I rebuilt the engine in my spare time at a local machine shop and thought that once students heard it run it may inspire them to continue. Well its running but only a few wish to continue. We will try and hang on but once it is no longer a tool for instruction and training it is time for it to go. 

Those who worked on it did a great job for their limited experience. The remaining work is beyond their skill set at this time.

But thanks for posting what we were trying to accomplish. 

T

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Unfortunately this is a problem, we had a similar deal going here with the college and the Back to the Bricks committee, and had to bail out too. but there are others that are doing a great job with students, what's the difference. location or leadership has to be one or the other, tell us more!

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Tony, what an interesting project. Curious as to whether there were any of the tow truck crane parts were still with it when found. Also what color was it originally 

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Buick Racer

The first problem is I insist on staying within my budget or less. There will never be a budget that can support a project like this because even if the school funded it there is no way to get the money back out for the next project. No one wants the liability. Second, no one will keep throwing money at a project when students can accidentally blow up their 10K dollar motor and just hand you another 10K. Finally, I am probably the only person willing to make the gamble that if things don't go right I loose the money invested.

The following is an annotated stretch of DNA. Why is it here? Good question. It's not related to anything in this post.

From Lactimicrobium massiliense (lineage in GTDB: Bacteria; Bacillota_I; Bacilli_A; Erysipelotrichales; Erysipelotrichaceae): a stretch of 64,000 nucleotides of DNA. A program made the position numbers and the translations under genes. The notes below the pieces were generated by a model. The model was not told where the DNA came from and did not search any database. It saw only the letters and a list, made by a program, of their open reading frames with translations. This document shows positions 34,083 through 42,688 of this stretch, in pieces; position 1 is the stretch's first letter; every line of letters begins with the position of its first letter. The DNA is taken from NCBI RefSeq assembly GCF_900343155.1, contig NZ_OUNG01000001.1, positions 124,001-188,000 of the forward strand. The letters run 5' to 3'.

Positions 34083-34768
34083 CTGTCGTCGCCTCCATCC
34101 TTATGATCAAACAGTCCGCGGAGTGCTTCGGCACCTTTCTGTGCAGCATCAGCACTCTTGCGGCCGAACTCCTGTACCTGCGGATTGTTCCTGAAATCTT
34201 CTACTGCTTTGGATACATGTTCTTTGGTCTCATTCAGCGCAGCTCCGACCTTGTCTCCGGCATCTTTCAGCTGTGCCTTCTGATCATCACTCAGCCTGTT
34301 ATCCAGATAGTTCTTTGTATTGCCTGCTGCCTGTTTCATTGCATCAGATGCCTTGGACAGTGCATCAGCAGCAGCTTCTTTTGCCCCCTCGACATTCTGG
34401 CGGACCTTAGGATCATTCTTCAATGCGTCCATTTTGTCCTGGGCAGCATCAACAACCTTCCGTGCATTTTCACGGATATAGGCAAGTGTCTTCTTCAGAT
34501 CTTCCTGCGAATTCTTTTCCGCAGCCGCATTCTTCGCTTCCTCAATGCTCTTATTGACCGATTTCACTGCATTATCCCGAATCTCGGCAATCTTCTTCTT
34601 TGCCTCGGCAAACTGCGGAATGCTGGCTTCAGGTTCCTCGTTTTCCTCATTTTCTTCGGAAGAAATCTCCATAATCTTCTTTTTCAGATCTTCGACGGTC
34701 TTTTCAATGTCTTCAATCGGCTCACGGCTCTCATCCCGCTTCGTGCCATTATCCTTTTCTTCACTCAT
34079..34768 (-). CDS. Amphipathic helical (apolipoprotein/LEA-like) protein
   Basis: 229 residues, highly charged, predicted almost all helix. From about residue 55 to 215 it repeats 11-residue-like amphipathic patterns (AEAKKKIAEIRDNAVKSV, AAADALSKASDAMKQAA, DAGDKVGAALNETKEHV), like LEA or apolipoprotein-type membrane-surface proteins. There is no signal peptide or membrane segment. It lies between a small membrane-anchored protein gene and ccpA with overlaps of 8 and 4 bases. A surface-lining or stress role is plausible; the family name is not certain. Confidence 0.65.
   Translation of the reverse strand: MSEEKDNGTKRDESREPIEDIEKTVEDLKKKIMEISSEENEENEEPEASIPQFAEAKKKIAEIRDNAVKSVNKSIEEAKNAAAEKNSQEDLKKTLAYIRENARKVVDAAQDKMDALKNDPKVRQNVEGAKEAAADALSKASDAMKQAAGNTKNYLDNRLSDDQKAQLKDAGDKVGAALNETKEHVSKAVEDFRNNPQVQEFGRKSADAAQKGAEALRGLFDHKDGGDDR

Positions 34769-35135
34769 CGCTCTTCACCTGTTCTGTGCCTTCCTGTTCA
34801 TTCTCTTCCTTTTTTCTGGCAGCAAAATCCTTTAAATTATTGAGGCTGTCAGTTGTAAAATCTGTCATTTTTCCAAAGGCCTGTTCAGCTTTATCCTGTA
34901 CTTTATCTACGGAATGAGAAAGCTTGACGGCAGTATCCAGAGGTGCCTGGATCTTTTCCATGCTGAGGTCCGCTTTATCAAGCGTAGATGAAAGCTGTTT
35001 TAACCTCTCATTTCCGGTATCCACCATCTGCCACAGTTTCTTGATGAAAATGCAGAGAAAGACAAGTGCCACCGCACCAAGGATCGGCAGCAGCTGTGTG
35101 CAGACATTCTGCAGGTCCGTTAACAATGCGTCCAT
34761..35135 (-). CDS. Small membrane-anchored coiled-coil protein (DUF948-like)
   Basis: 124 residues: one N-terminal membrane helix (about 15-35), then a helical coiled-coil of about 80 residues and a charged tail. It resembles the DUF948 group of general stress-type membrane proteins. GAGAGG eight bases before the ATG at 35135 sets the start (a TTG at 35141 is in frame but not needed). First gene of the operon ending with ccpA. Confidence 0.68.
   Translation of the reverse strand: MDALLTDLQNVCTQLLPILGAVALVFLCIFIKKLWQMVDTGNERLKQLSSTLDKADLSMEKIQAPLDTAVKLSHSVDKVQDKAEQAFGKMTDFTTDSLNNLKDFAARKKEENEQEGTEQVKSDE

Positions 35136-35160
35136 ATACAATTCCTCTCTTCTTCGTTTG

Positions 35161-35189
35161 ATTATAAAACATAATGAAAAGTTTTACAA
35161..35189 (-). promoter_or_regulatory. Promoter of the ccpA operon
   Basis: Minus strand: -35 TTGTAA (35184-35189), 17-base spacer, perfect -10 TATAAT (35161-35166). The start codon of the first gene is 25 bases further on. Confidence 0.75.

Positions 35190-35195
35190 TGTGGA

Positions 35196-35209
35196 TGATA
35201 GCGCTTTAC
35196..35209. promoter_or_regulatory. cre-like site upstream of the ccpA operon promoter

Hey ,students had success and great practice they can use use in their future. Regardless the money lost its a win.

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7 minutes ago, MrEarl said:

Tony, what an interesting project. Curious as to whether there were any of the tow truck crane parts were still with it when found. Also what color was it originally 

Mr.Earl, 

There were no crane parts. The car was originally a model 97 which would have been two tone blues I believe.  The colors we painted it are what we believe we're the tow truck colors with the exception of the wheels.

Tony

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8 hours ago, CTCV said:

There were no crane parts


Darn, I was starting to dream of it sittin in front of my Buick Sales and Service 😁

 

what were your plans for the rear deck?